On Sunday night, February 9th, 1964, Ed Sullivan gave this introduction:  “Now yesterday and today our theater's been jammed with newspapermen and hundreds of photographers from all over the nation, and these veterans agreed with me that the city never has the excitement stirred by these youngsters from Liverpool, who call themselves The Beatles. Now tonight, you're gonna twice be entertained by them. Right now, and again in the second half of our show. Ladies and gentlemen, The Beatles. Let's bring them on.”  John counted them in and they commenced their set with “All My Loving.”  That was followed by “’Til There Was You.”  These were two of the more reserved numbers in The Beatles repertoire and although they still elicited some screaming responses from the teenage girls in the audience, the impression is that the reaction was based more on the anticipation than on the actual performance.  But the third song was “She Loves You” and the screams got louder with each “yeah, yeah, yeah.”  In the second set The Beatles performed “I Want To Hold Your Hand” and “I Saw Her Standing There.”

“The Ed Sullivan Show” was a staple of American television viewing from 1948 – 1971.  For those who were not part of that generation, it’s difficult to imagine the appeal of the program.  For one thing, it was a “variety show.”  During that generation of television, such shows were common.  Most would feature a number of guest stars performing and appearing in sketches.  “The Ed Sullivan Show” was different in that Sullivan was not a performer – in other shows such as Red Skelton or Dinah Shore, the hosts would perform with the guests.  Sullivan was the host that chose the acts and introduced them.  His show was also notable in that it was truly variety, from opera singers to clowns to acrobats.  Sullivan had once before made a cultural impact when he televised Elvis Presley in 1957.  In his decision to present The Beatles to America he commented, “I made up my mind that this was the same sort of mass hit hysteria that had characterized the Elvis Presley days.”  This all meant that when The Beatles appeared on Ed Sullivan they were seen by a cross-section of America, not just the teenagers.  The Nielsen ratings indicated over 70 million viewed the show.  Of course, it was the teens that reacted most enthusiastically.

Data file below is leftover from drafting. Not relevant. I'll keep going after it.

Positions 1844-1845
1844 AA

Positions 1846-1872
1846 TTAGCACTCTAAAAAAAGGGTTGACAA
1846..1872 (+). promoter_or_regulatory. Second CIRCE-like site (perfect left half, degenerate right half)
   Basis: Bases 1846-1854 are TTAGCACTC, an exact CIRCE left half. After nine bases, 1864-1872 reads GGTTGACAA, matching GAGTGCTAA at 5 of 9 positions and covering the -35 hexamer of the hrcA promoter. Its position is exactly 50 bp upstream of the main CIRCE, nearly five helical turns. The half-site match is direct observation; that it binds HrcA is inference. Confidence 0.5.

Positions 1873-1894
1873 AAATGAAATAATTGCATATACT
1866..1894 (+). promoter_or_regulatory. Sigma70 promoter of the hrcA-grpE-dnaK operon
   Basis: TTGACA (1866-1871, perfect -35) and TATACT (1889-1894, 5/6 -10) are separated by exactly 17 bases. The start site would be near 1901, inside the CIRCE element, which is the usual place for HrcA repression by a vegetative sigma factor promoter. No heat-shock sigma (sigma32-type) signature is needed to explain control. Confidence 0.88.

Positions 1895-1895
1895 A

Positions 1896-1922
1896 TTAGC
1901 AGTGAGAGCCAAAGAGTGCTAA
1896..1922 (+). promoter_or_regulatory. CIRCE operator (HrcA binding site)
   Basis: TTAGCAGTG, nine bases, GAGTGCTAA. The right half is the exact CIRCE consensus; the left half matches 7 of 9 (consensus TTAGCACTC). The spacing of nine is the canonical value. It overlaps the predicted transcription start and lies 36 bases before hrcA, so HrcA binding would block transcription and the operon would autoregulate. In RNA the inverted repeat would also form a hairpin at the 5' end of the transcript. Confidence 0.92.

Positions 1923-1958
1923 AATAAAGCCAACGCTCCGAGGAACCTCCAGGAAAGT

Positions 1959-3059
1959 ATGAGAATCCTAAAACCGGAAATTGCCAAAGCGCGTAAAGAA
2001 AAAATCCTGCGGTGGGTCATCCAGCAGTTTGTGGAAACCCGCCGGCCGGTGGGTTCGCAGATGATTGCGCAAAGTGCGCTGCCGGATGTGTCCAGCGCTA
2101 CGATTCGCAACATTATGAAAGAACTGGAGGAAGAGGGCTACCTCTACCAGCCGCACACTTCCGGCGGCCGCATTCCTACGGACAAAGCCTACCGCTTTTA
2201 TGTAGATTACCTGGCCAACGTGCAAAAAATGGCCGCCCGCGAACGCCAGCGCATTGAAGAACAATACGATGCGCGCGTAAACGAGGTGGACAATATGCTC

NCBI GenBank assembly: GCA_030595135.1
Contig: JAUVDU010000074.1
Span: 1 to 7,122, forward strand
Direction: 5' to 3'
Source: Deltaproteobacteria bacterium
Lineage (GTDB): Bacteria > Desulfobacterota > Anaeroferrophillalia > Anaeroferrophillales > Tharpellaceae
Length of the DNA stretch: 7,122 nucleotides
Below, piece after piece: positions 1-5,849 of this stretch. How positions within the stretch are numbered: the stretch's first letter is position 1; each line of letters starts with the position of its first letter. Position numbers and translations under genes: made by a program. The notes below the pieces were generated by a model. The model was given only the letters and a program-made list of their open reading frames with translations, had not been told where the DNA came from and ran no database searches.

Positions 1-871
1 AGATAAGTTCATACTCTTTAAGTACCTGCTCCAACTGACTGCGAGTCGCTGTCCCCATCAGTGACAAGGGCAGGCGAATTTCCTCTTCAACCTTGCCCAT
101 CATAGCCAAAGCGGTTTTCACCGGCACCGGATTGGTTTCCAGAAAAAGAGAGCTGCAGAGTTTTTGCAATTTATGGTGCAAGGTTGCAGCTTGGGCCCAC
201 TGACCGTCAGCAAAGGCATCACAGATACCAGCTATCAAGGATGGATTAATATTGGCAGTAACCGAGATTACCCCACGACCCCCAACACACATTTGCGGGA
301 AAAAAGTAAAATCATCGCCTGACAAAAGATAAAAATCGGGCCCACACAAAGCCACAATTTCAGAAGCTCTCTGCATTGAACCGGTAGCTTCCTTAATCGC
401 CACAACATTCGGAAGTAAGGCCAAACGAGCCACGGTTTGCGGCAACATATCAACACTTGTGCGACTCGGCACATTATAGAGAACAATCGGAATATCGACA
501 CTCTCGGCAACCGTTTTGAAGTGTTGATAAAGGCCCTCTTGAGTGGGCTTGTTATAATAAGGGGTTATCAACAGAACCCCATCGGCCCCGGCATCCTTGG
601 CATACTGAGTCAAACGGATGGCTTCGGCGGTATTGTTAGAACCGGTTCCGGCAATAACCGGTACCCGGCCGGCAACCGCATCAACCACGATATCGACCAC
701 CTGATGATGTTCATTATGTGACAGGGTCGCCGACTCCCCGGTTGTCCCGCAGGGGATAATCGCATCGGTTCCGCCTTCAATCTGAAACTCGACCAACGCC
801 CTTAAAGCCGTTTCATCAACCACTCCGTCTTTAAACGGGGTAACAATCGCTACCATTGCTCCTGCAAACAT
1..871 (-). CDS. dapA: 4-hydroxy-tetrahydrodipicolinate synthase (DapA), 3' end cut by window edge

The Beatles would appear on Ed Sullivan eight more times.  Their second appearance came a week later – it was taped and shown via satellite from Miami Beach where they were performing.  Their third appearance, the next week was actually two segments that had been taped the afternoon of their first performance.  Those would be their only “live” appearances.  Future performances would be shown via film and video tape.  Some see The Beatles as the forerunners of the music video that would become so popular in the 1980’s.  Their other Sullivan showings: